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Talung Three

       Loading up for one more trip up the arduous Lingza-Be road.

   We walk a good section of the road, since it's about as fast as driving it. At the trailhead we quickly don our kayaking gear for a full scout mission of the falls. A few minutes of hiking puts us at the dubious bridge.

Jesse Coombs geared for business.

  The only way to see the falls is across the bridge, so we have no other option but sucking it up and crossing one at a time. Then it's a fifteen minute jungle crawl traverse. I throw on a pair of Glacier Gloves for the traverse, it's not cold but they sure do a good job of protecting my hands from the too numerous thorn trees. Seeing the falls we form a plan. Jesse will rappel to the base of the falls with his kayak. It's totally walled in, and the exit drop is unrunable. Thankfully there is a wide, shallow gravel bar before the exit. Jesse will paddle around the landing zone and check for depth while Ben heads to the lip of the falls to see how it looks from above. Chris will shoot from above on the bridge. I spend my time beating down the jungle with a large piece of bamboo. Eventually I have a clear view of the falls. When I get a full view it's one I've been dreaming of for years. A big falls dropping into a perfect bowl. Great water color. I'm stoked, having had this image in my mind for years I know what I want to capture.

Humidity is high in the jungle, and I'm not happy about fog on the lens.

Jesse probes around the base of the falls while we clear vegetation.

   With such a small team and complicated access logistics we're limited on our media capture. I'm doing something I has wanted to do for a while, but have not had the opportunity to do yet. Shooting one camera by hand, and my second with a remote. I debate my options for a few minutes while setting up. The light is dark because we have a heavy cloud cover. For the ideal capture I want both the envisioned horizontal wide image, and a nice vertical shot. I put my D200 on the tripod and go wide with a 20mm lens on it. Attached to that is a cheap wired remote for the shutter release. For up close I'll shoot the D700 with the Nikkor 75-150mm on it. On top of that I was passed a video camera to shoot too. I duct tape that on top of the D200.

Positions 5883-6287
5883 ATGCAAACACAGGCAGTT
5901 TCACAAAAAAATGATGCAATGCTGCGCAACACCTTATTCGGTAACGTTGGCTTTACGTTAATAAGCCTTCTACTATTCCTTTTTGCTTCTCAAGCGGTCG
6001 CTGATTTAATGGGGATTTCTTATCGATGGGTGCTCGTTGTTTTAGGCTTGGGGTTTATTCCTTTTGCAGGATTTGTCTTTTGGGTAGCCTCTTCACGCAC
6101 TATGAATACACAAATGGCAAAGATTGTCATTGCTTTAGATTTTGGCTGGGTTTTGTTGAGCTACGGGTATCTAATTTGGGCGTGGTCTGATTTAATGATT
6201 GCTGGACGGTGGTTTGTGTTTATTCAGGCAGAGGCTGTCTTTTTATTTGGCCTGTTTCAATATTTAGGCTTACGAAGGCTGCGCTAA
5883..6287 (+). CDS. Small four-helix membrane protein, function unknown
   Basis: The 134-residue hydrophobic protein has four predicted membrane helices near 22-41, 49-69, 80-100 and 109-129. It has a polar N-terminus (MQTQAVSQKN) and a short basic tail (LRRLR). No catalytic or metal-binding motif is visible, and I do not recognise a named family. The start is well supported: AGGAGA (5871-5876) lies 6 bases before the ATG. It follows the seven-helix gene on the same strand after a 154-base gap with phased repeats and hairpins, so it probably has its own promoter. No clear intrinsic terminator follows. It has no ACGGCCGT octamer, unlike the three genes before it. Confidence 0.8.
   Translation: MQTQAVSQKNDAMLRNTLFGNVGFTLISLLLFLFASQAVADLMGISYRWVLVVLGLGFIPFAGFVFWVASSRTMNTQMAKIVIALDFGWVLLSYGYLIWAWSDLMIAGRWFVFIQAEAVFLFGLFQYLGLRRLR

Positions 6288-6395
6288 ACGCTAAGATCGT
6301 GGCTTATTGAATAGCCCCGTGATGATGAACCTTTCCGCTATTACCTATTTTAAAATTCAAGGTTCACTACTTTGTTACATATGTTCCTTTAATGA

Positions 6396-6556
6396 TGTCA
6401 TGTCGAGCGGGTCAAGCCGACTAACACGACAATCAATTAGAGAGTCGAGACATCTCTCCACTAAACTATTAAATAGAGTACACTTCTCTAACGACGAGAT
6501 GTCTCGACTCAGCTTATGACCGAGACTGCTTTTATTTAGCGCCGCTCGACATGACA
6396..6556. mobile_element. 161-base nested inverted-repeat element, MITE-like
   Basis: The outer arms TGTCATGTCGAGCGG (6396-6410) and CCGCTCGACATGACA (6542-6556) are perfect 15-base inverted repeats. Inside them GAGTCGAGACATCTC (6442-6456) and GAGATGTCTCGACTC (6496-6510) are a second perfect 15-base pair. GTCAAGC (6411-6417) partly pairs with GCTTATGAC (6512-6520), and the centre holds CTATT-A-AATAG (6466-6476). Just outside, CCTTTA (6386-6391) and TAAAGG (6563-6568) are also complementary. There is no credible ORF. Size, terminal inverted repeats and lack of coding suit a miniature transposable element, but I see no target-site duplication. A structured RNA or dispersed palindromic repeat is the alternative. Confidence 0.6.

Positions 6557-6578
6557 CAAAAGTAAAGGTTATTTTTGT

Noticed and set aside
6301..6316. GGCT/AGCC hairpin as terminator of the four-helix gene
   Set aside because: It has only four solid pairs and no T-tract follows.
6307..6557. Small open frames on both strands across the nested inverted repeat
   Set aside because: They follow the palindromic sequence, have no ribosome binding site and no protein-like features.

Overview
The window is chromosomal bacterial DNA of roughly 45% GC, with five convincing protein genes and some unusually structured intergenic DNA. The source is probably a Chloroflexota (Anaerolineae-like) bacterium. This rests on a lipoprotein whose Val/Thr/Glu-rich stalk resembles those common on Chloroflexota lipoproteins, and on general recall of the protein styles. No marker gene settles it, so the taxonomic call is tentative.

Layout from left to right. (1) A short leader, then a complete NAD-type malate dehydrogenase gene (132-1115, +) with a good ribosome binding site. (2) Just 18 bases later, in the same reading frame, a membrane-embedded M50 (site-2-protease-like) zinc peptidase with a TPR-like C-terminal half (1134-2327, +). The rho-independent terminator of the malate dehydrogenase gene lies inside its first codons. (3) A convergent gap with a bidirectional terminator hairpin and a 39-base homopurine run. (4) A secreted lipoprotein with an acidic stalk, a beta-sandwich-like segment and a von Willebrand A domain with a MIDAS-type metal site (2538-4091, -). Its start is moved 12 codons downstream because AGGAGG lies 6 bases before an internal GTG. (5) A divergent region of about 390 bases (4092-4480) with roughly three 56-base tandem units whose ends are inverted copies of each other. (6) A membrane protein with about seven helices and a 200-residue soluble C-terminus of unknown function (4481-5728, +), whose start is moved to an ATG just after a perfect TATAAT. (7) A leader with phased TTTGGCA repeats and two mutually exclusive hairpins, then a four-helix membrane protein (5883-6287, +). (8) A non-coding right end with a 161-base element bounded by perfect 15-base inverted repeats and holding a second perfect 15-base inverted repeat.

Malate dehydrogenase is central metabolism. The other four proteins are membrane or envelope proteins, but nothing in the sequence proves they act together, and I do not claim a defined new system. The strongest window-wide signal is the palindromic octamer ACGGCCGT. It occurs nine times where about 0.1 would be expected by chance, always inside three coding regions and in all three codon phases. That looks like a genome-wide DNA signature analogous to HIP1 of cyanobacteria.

Ben decides he won't run the lead in, but will seal launch in from the lip. With a thumbs up from everyone he scoots closer to the lip as cameras roll. Swiftly he slides into the top of the waterfall and a second later resurfaces at the bottom.

Ben Stookesberry, Sikkim, India.

I'd been waiting years for this one, glad everything came together.

   Ben emerges from a big hit in ok shape and celebrates with Jesse while exploring the amazing views at the base of the falls. 

Amazingly getting to this point has taken most of our day, and the boys ascend out of the canyon as quickly as possible.

Chris heads back to the jeep and the end of our time in Sikkim.

Although the paddling in Sikkim has a high work to reward ratio, we enjoyed our time in this special place. The rivers tend to be a bit too steep & boulder filled to kayak most of, with the occasional good section. I'd suggest traveling to Sikkim just for the cultural experience, it's a magical place with friendly people and a lot of history.

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